The best CRM software solutions integrate with almost every aspect of your business, helping you track customer relations, streamline processes, and increase sales.
A CRM tool will act as a hub for storing customer or prospective contact information, and can track multiple sales pipelines, optimize workflow management, log customer communications, and enable analysis of sales and marketing performance.
In this article, we unpick the main features and benefits of CRM software and outline the best solutions on the market for all business types. If you're looking for small-business CRMs, then take a look at our guide to the best CRMs for small business. We also have a guide to CRMs for real estate.
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Read our Freshsales review.
What to consider with CRM software
How does CRM software integrate with the sales pipeline? Here's a quick example: Someone in sales could begin by scanning a prospect’s business card, then create a follow-up task, log a phone call, send an email campaign, see recent social media posts, close a deal, and track the status of the project—all in the same software solution.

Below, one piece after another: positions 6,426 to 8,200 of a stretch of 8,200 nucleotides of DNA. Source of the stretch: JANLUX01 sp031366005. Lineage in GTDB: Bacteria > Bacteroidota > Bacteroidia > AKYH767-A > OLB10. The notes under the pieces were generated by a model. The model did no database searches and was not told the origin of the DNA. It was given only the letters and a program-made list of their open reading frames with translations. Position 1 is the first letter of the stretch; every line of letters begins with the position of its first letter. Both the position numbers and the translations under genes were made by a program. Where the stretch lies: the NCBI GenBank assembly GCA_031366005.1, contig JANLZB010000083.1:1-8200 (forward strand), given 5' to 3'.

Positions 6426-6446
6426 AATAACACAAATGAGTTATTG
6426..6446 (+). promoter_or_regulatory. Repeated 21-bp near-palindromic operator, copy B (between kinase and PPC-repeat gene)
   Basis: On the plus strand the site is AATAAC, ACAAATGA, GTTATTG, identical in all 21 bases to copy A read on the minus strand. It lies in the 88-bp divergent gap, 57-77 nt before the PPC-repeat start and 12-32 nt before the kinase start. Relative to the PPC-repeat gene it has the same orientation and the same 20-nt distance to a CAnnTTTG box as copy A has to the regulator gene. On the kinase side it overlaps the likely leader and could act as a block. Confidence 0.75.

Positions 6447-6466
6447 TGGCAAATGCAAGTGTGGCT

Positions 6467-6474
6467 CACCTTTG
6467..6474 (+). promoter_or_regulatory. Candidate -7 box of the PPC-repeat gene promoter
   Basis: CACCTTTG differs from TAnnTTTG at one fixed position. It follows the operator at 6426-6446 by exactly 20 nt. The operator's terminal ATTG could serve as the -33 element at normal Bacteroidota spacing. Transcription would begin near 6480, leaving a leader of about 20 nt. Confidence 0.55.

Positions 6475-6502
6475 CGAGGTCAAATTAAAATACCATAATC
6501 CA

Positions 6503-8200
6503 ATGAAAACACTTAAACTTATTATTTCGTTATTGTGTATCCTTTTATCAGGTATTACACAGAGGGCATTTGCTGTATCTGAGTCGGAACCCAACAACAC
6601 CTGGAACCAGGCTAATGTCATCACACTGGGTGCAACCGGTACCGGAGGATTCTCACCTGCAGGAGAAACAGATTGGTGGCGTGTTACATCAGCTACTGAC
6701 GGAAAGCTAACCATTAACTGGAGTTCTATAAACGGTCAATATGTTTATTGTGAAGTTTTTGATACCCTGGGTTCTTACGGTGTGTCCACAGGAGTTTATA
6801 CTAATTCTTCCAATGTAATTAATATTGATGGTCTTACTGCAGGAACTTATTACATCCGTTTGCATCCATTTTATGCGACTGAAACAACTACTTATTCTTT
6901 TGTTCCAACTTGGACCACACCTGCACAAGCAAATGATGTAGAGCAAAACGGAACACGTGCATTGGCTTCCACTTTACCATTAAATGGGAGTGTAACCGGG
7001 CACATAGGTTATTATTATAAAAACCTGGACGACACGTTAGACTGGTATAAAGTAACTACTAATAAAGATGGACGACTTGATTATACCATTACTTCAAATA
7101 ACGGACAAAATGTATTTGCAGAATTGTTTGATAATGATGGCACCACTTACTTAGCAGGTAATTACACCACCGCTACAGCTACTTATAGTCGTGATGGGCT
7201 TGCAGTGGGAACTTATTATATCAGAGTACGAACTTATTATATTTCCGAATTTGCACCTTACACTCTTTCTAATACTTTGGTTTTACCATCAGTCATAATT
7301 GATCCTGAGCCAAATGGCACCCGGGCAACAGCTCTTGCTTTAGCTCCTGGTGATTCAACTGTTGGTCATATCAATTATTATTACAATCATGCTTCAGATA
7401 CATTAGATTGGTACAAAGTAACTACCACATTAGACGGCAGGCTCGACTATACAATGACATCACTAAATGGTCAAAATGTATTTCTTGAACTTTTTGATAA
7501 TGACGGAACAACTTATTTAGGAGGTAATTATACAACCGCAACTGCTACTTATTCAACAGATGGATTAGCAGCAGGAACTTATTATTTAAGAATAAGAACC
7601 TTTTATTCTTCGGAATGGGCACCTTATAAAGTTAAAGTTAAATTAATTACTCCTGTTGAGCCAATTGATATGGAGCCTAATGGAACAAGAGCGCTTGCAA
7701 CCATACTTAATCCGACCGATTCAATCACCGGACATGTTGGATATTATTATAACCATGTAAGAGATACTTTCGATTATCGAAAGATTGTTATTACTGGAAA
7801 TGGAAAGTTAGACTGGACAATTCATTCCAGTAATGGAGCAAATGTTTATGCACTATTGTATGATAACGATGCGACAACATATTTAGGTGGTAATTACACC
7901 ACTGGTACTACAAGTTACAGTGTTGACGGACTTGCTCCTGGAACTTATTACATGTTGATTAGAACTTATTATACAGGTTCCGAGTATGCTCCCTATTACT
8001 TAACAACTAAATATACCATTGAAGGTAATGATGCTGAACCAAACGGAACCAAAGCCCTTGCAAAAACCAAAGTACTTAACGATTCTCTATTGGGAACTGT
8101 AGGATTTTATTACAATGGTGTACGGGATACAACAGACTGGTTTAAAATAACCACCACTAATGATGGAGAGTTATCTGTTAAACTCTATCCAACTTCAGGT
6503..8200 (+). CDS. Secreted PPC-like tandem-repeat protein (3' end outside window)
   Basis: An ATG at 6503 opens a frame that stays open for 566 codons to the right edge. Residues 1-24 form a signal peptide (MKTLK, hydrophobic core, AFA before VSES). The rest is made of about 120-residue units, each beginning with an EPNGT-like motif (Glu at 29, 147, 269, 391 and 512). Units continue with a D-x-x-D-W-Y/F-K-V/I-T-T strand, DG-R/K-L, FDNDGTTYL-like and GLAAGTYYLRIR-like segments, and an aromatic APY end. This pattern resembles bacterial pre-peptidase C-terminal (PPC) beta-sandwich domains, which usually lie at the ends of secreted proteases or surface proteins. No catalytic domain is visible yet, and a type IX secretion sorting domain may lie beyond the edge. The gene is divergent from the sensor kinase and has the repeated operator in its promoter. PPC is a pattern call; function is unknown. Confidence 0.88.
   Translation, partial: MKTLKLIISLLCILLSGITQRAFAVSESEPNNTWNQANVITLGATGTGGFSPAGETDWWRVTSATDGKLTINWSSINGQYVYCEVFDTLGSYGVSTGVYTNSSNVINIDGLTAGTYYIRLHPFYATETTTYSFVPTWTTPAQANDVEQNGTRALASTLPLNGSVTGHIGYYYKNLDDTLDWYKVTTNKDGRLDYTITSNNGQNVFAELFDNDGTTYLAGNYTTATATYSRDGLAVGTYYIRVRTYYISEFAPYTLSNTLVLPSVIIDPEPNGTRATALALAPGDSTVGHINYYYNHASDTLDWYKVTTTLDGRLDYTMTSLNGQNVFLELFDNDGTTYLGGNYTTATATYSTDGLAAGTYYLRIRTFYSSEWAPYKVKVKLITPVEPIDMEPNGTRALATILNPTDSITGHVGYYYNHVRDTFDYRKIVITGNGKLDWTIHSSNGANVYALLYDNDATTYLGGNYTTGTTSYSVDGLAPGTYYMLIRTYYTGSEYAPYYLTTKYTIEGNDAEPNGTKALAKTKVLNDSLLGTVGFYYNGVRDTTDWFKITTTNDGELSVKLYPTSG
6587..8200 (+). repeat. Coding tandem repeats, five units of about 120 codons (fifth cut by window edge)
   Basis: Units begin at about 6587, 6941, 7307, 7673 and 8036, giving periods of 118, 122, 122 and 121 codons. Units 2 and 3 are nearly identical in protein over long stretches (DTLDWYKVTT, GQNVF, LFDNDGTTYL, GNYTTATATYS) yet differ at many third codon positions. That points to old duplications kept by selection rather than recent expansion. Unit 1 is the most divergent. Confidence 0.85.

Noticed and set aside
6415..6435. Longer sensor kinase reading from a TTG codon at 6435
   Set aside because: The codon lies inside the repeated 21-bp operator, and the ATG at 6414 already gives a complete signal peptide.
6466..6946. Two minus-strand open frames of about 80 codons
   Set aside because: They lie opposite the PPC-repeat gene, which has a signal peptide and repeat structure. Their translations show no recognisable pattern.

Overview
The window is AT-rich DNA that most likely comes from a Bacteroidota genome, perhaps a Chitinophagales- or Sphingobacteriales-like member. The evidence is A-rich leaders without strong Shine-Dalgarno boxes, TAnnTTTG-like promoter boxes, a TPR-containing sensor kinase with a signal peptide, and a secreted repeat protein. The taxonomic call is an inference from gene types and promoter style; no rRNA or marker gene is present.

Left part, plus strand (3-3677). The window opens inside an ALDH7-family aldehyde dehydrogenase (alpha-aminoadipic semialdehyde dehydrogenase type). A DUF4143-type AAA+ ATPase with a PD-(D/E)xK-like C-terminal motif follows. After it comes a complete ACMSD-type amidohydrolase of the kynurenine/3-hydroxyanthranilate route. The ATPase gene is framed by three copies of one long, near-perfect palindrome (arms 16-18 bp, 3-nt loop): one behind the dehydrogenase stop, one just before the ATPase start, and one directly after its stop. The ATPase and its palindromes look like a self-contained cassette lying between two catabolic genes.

The focus of each CRM software solution varies from project management tools to marketing automation to lead generation, so look for the specs that fit your requirements.
CRM software equips you with tools that help you win new business. These include automatic workflows, email templates and campaigns, and performance reporting.
To support you in your decision-making, below we address some of the most frequently asked questions about CRM software.
Let's start with the basics: CRM helps you manage relationships with business prospects, close deals, and making internal resources more productive. In practice, it enables you to do the following:
- Store data about your contacts, including names, job titles, emails, and phone numbers.
- Assign and track workflow tasks to sales teams, such as sending follow-up emails, writing business proposals, and tracking invoices.
- Analyze and improve the effectiveness of sales and marketing activities through generating custom reports, forecasting future revenue, and anticipating sales bottlenecks.
Without a CRM solution, you’d be doing significant manual work to store, track, and interact with contacts, and the sales pipeline would be more sluggish without automation or reminders.
Many CRM solutions can integrate with software including Microsoft 365, Google Workspace, Slack, Mailchimp, and business intelligence programs such as Microsoft Power BI.
Populating your CRM database with customer data from elsewhere tends to be seamless: most providers allow imports from spreadsheets or contact apps such as Google Contacts.